The Bridges of the Heart program will include:

Caroline Shaw: Entr'acte

Continuing KCCO's commitment to featuring women composers, Caroline Shaw's Entr'acte will open the concert. "Shaw is the youngest recipient of the Pulitzer Prize for music and is probably the most important composer of her generation. Certainly, she is the most well-known," said Maestro Sorrell.


Haydn: Concerto for Cello in C Major; Dilshod Narzillaev, cello soloist

Composed by Joseph Haydn around 1761-1765, it was created for his longtime friend, Joseph Franz Weigl, then principal cellist of Hungarian Prince Nicolaus's Esterházy Orchestra. Prince Nicolaus was Haydn's benefactor and supported the creation of most of Haydn's compositions. After Haydn's death, this concerto was believed to be lost until the early 1960's.

Saint-Saens: Introduction and Rondo Capriccioso, Op. 28; Igor Khukhua, violin soloist
A composition for violin and orchestra written in 1863, it was composed for virtuoso violinist Pablo de Sarasate. Originally intended to be the rousing finale to Saint-Saëns' First Violin Concerto, the piece includes many virtuosic arpeggios that will certainly show off the incredible talents of violinist Igor Khukhua.

Kreisler: Liebesfreud; Igor Khukhua, violin soloist
Liebesfreud or "Love's Joy" was composed in 1910 by Friedrich "Fritz" Kreisler, an Austrian-born violinist and composer. One of the most noted violin masters of his day and regarded as one of the greatest violinists of all time; Kreisler was known for his sweet tone and expressive phrasing.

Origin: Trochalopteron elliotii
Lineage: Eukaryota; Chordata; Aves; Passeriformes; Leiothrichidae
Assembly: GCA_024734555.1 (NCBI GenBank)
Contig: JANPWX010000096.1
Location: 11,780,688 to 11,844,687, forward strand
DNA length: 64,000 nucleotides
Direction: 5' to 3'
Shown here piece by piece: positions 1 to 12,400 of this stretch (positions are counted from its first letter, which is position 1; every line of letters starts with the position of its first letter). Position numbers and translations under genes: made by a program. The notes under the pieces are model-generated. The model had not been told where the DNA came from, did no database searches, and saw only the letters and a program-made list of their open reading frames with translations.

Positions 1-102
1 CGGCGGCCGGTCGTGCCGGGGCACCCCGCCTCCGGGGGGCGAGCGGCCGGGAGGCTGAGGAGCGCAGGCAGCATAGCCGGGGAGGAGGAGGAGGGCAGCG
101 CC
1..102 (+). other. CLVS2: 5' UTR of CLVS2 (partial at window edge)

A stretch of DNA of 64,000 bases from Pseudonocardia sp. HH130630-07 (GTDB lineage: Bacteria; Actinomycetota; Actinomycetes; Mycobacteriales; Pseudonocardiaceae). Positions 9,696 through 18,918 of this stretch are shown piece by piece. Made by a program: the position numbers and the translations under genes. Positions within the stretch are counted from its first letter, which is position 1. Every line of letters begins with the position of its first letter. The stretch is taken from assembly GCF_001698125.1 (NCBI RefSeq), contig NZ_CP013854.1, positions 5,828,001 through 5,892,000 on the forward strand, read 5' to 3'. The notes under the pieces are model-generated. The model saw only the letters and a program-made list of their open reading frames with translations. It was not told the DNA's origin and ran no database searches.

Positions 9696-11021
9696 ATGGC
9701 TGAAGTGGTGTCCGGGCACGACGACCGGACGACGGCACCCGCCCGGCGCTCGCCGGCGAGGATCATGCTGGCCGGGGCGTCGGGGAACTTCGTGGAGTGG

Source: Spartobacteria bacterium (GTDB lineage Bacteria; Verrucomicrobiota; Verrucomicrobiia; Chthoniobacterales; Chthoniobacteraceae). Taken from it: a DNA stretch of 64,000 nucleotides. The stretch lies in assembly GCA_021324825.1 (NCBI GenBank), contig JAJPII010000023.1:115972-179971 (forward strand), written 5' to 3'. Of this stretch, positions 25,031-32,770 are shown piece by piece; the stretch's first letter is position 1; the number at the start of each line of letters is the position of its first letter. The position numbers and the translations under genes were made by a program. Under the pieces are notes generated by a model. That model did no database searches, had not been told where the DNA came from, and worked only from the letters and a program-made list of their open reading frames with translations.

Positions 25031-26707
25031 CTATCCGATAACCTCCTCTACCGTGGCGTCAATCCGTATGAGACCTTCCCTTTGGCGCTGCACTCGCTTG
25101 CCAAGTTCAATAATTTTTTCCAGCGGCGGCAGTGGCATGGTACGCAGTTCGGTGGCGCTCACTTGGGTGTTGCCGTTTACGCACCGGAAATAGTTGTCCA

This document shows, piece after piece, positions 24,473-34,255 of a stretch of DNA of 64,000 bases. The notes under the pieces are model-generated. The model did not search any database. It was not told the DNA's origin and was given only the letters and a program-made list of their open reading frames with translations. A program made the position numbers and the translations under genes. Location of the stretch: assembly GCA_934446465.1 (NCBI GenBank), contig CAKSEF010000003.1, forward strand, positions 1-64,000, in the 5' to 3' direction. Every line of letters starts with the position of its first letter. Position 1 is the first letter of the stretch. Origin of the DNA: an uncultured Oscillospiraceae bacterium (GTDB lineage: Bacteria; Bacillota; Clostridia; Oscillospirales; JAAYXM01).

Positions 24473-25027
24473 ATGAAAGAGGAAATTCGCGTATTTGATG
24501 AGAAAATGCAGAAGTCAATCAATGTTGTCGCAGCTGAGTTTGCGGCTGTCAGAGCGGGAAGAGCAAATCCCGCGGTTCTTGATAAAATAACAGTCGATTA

Tchaikovsky: Valse-Scherzo in C major, Op. 34; Laurel Gagnon, violin soloist
Written in 1877 by Pyotr Ilyich Tchaikovsky, this work is for violin and orchestra and will feature the magnificence of award-winning ICM soloist, Laurel Gagnon. Dedicated to Tchaikovsky's lover and former student, violinist Iosif Kotek, it was Kotek's trip to visit Tchaikovsky in Switzerland in 1877 that most certainly inspired its creation. While short, it is known to make great technical demands on the soloist.

Kreisler: Caprice Viennois, Op. 2; Laurel Gagnon, violin soloist
Born in Vienna in 1875, Fritz Kreisler was a child prodigy who quickly confirmed his position as an international violin virtuoso at a very young age. Caprice Viennois is one of his most familiar short pieces for violin and orchestra and is full of turn-of-the-century Viennese gaiety and grace.

Chopin: Variations on "Là ci darem la mano," Op.2' Vladislav Kosminov, piano soloist

Written by Frédéric Chopin when he was aged 17, it was Chopin's first work for piano with orchestra. But Chopin often played the variations without the orchestra preferring to show off the brilliant piano part. When it premiered in 1827, Chopin himself was the soloist.

Park ICM Masters in Concert Presents Ben Sayevich & Lolita Lisovskaya-Sayevich begins at 7:30 p.m. in the Parkway Room of the 1900 Building, 1900 Shawnee Mission Parkway, Mission Woods, Kansas 66208. Tickets are available General Admission $30 and Students with ID $10. A reception with the artists will take place immediately following the concert in the Fountain Room and free and open to the public. Tickets may be purchased at www.1900bldg.com. Parking is free and freely available adjacent to the building.

Bridges of the Heart begins at 7:30 p.m. in the C. Stephen Metzler Hall at the Folly Theater, 300 W. 12th St, Kansas City, Missouri 64105. A free pre-show talk with conductor Bruce Sorrell about the music and composers will begin at 6:30 p.m. The evening will conclude with a Champagne and Chocolate Soiree for an additional fee; free for KCCO season subscribers. Individual tickets range from $20 to $35; senior and student discounts are available. Purchase tickets online at KCChamberOrchestra.org or (816) 235-6222.

Related Articles View More Classical Music Stories



More Hot Stories For You

Before you go...

Like Us On Facebook
Follow Us On Twitter
Follow Us On Instagram instagram
   
popup



  SHARE